“Beyond that,” Nichols said, more calmly to Hector. “My boys are not under investigation and will be able to conduct their business without hassle or scrutiny?”

“Of course,” Hector said.

Nichols and Barnes walked around the table. They shook hands with Hector and Danny by the glass conference room door.

“Now, if you’ll step aside,” Nichols said. “I have real police work to do.”

Kumi sat at Kipp Collina’s kitchen table reviewing her neatly typed notes that she had scanned into her laptop. Danny had left an hour earlier to attend the meeting with Nichols, Barnes and Hector. She stayed behind with Kipp, Alex, Winona, Summer and her sister, Mandy.

Kipp served lunch and found a Seahawks football game on television. Alex watched with passing interest. Summer played videos on her phone while Mandy slept half the day in Kipp’s spare bedroom.

“I didn’t know there were girls in the trunk,” Alex said to Summer.

“I don’t want to hear it,” she replied. “It’s been a shit week and I’m still pretty pissed that you kidnapped girls and sold them to slavery.”

“I didn’t,” Alex pleaded. “I didn’t do any of that. I just drove the cars. I had no clue.”

“Well, you had something to do with it.”

Summer turned her shoulder to Alex and stared deeper into her phone.

At the kitchen table, Kumi read each piece of lined yellow paper with all the signed statements. She asked Winona for clarifications to her comments and more detail as to why she believed Amaya was so afraid of Hutch and Peters. She urged her to recall the timing of when the trunk popped open and when Hutch and Peters started looking for Amaya.

She accessed her e-mail and reviewed reports from the coroner and forensic investigators.

She read Alex’s statement one more time.

“They only asked you to drive cars from the south to the north?” she called to him.

“I took the train down and drove back,” Alex replied.

“Every time?” Kumi asked. “Never the other way around?”

“No, man,” Alex said. “Train down. Drive back. That’s all I did. I never even opened the trunk.”

“I see,” she said, reviewing highway traffic video footage. “How did the Ford get down there in the first place?”

“Beats me?”

“You were the only one driving for Julio?”

“Nah, man,” Alex said, joining Kumi in the kitchen to escape Summer’s cold shoulder. “Rulon made a buck driving cars too. He did it a lot more than me.”

“He drove them north like you did?”

“No clue.”

Kumi switched from the database of highway camera footage to the network of traffic cameras mounted above the intersections between Fremont and Highland Park near the airport.

“How did you drive back?” Kumi asked. “I mean, what roads did you take?”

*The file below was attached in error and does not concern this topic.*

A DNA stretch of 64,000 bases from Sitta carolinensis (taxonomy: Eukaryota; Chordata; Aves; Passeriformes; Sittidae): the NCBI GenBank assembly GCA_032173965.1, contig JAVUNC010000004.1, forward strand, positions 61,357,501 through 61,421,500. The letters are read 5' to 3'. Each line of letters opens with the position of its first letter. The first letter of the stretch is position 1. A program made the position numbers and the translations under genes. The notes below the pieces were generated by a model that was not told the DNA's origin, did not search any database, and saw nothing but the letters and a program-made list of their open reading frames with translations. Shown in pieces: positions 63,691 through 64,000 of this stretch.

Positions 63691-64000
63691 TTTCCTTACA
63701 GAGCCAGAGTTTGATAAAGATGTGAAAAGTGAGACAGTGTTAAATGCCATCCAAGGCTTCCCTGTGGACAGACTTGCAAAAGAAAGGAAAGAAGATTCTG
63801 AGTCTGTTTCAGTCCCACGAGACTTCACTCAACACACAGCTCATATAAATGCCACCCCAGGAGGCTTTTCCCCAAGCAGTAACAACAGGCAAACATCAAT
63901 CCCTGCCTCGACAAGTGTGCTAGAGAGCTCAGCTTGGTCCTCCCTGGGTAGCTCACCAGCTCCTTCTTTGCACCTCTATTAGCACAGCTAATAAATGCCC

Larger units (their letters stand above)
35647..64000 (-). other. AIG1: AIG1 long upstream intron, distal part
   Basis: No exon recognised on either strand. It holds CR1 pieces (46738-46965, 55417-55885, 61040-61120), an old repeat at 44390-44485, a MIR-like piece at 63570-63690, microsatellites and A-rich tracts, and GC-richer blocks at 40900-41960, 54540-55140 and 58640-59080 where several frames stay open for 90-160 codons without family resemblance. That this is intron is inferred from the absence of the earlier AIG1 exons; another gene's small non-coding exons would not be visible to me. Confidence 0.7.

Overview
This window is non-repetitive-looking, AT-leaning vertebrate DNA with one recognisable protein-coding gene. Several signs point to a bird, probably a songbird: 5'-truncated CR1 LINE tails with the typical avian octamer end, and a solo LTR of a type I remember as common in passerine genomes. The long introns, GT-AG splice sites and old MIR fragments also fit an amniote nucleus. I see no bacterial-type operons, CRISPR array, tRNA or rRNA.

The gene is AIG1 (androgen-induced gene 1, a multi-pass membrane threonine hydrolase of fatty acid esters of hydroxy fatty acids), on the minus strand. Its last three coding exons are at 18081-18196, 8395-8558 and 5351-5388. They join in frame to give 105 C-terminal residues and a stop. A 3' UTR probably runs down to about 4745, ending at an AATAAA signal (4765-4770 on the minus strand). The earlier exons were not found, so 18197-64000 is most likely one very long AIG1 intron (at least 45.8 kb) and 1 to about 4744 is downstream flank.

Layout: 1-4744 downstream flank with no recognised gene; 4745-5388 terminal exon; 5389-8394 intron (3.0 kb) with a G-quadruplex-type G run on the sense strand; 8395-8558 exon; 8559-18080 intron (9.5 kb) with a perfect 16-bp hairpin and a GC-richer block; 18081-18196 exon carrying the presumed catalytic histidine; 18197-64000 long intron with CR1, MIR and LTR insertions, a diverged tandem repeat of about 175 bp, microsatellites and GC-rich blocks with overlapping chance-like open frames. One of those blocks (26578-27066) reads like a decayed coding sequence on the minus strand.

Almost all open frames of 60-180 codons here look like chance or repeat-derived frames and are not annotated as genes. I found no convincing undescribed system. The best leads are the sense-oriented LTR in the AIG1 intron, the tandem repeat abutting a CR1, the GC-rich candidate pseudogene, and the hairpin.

“Back roads,” he said. “No highways. Like, 8th to Memorial, on up Marginal to 4th. Then all the way up to Aurora and into Fremont that way.”

Kumi filtered the video footage by date and time. She narrowed the available clips by make, model and color.

“I only did it a couple times to cover for Rulon when he was too high or hung over,” he said.

“Is it possible that Rulon drove the cars south?” she asked, switching to the database of passenger footage from the Sound Transit train.

“I suppose,” Alex replied. “I remember one time, I asked him to come with me in the afternoon and he said he had a job in the morning.”

“I’m trying to find the Ford Taurus in the morning on one of the traffic cameras, followed by Rulon on the train later that morning,”

“Why does it matter?” Alex asked.

“My theory is that he drove the cars south to the Crips with the girls in the back. And you drove back north with the drugs.”

“Why would they do that?” Alex asked. “Why not just have one of us drive both legs?”

“Diversifying their portfolio,” she answered to a confused look on Alex’s face. “If either of you caught on to what you were doing, you’d only know half the story. They didn’t want to expose the end-to-end operation to either of you.”

“So, I didn’t have girls in the cars I drove?” Alex asked.

“The cars were being stolen in the north and recovered nearby, also in the north,” Kumi said to herself. “So, we never caught on that they were moving south and then back up north.”

“But I didn’t have the girls in my cars?” Alex repeated. “Right?”

“I believe that’s right,” Kumi said.

Summer stirred in her chair. Alex caught her briefly looking his way. She averted her eyes back to her phone.

“Hear that,” he said. “I didn’t have girls in the car.”

“Still had the drugs,” Summer said without looking up. “That’s almost as bad.”

“What’s done is done,” Kumi interrupted. “What matters now is that you stand by your statement and you’re willing to testify in court if we need you to.”

Alex slumped into the kitchen chair.

“Rulon’s my friend,” he said, eliciting a loud sigh from Summer. “And, Edeyo’s my landlord. You want me to face them in court.”